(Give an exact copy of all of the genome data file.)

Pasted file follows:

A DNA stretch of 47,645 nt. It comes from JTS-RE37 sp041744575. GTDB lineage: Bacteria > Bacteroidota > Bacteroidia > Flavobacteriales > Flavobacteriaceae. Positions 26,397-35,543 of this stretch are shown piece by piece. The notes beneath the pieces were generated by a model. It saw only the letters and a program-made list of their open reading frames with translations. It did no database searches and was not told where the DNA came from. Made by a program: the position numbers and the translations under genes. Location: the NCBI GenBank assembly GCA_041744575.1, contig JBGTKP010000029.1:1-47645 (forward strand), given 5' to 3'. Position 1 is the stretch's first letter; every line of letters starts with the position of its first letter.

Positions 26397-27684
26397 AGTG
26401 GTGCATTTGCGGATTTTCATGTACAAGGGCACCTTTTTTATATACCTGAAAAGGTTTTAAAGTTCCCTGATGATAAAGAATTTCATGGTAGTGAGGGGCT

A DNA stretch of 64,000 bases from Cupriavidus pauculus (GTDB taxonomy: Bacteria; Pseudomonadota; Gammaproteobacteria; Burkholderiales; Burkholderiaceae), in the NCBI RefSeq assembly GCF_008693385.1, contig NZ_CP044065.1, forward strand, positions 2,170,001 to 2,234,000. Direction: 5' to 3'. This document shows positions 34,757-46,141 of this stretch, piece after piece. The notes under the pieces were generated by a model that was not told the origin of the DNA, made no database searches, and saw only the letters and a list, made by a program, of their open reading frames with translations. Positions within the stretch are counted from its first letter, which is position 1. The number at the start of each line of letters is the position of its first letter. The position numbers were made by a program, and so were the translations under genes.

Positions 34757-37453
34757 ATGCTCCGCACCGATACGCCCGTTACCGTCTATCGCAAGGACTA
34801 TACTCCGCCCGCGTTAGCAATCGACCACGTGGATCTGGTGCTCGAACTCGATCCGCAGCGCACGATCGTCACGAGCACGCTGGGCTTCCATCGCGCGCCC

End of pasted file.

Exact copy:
A DNA stretch of 47,645 nt. It comes from JTS-RE37 sp041744575. GTDB lineage: Bacteria > Bacteroidota > Bacteroidia > Flavobacteriales > Flavobacteriaceae. Positions 26,397-35,543 of this stretch are shown piece by piece. The notes beneath the pieces were generated by a model. It saw only the letters and a program-made list of their open reading frames with translations. It did no database searches and was not told where the DNA came from. Made by a program: the position numbers and the translations under genes. Location: the NCBI GenBank assembly GCA_041744575.1, contig JBGTKP010000029.1:1-47645 (forward strand), given 5' to 3'. Position 1 is the stretch's first letter; every line of letters starts with the position of its first letter.

Positions 26397-27684
26397 AGTG
26401 GTGCATTTGCGGATTTTCATGTACAAGGGCACCTTTTTTATATACCTGAAAAGGTTTTAAAGTTCCCTGATGATAAAGAATTTCATGGTAGTGAGGGGCT

A DNA stretch of 64,000 bases from Cupriavidus pauculus (GTDB taxonomy: Bacteria; Pseudomonadota; Gammaproteobacteria; Burkholderiales; Burkholderiaceae), in the NCBI RefSeq assembly GCF_008693385.1, contig NZ_CP044065.1, forward strand, positions 2,170,001 to 2,234,000. Direction: 5' to 3'. This document shows positions 34,757-46,141 of this stretch, piece after piece. The notes under the pieces were generated by a model that was not told the origin of the DNA, made no database searches, and saw only the letters and a list, made by a program, of their open reading frames with translations. Positions within the stretch are counted from its first letter, which is position 1. The number at the start of each line of letters is the position of its first letter. The position numbers were made by a program, and so were the translations under genes.

Positions 34757-37453
34757 ATGCTCCGCACCGATACGCCCGTTACCGTCTATCGCAAGGACTA
34801 TACTCCGCCCGCGTTAGCAATCGACCACGTGGATCTGGTGCTCGAACTCGATCCGCAGCGCACGATCGTCACGAGCACGCTGGGCTTCCATCGCGCGCCC